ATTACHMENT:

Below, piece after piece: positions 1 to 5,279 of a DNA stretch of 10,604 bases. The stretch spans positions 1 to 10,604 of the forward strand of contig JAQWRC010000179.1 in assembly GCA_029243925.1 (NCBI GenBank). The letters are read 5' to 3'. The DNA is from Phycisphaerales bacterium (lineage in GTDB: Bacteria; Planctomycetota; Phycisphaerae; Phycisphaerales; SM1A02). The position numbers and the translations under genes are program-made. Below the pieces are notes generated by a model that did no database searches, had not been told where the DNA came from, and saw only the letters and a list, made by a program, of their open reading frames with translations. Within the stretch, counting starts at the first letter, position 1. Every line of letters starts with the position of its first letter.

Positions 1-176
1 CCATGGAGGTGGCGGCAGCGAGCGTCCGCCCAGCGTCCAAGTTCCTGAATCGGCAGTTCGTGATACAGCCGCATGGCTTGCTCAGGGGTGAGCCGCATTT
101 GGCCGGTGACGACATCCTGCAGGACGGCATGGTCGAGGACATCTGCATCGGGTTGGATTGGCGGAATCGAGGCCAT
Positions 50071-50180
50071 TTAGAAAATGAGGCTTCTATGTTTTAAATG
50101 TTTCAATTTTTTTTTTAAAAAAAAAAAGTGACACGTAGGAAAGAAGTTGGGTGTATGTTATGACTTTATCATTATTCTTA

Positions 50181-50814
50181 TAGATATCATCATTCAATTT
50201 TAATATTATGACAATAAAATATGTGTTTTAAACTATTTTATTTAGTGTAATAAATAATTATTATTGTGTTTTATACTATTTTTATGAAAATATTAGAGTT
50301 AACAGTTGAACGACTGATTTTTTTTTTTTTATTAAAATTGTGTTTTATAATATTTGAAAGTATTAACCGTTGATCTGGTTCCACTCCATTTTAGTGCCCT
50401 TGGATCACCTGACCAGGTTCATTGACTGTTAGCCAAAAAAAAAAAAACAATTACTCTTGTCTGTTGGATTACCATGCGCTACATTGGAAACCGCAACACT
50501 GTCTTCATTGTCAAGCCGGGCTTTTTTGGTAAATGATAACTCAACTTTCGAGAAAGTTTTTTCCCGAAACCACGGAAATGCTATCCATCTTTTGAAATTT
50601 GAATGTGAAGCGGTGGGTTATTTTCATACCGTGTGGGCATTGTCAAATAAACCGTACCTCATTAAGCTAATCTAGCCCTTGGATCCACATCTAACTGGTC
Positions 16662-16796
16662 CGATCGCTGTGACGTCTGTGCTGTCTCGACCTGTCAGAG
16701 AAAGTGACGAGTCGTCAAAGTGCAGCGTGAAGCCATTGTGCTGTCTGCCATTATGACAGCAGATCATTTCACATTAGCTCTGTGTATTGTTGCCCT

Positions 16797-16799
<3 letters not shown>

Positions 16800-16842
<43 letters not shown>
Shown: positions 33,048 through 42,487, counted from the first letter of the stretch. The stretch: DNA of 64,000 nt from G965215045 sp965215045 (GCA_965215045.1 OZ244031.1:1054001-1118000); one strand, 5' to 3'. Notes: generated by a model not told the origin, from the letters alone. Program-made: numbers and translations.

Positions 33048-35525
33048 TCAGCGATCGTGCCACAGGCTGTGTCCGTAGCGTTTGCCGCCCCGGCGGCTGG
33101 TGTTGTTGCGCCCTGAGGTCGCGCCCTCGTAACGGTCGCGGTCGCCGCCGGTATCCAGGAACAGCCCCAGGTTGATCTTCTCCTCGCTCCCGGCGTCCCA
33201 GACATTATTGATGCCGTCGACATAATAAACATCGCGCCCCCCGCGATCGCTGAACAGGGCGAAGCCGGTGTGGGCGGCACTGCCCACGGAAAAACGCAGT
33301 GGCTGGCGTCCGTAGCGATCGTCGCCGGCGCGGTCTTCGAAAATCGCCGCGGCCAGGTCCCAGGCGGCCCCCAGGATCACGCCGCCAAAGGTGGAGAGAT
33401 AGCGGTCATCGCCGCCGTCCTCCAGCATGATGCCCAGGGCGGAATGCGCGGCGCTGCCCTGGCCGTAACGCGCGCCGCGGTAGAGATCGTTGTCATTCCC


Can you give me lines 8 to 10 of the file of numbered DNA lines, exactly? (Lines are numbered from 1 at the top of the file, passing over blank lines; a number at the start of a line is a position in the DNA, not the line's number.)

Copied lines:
Positions 50181-50814
50181 TAGATATCATCATTCAATTT
50201 TAATATTATGACAATAAAATATGTGTTTTAAACTATTTTATTTAGTGTAATAAATAATTATTATTGTGTTTTATACTATTTTTATGAAAATATTAGAGTT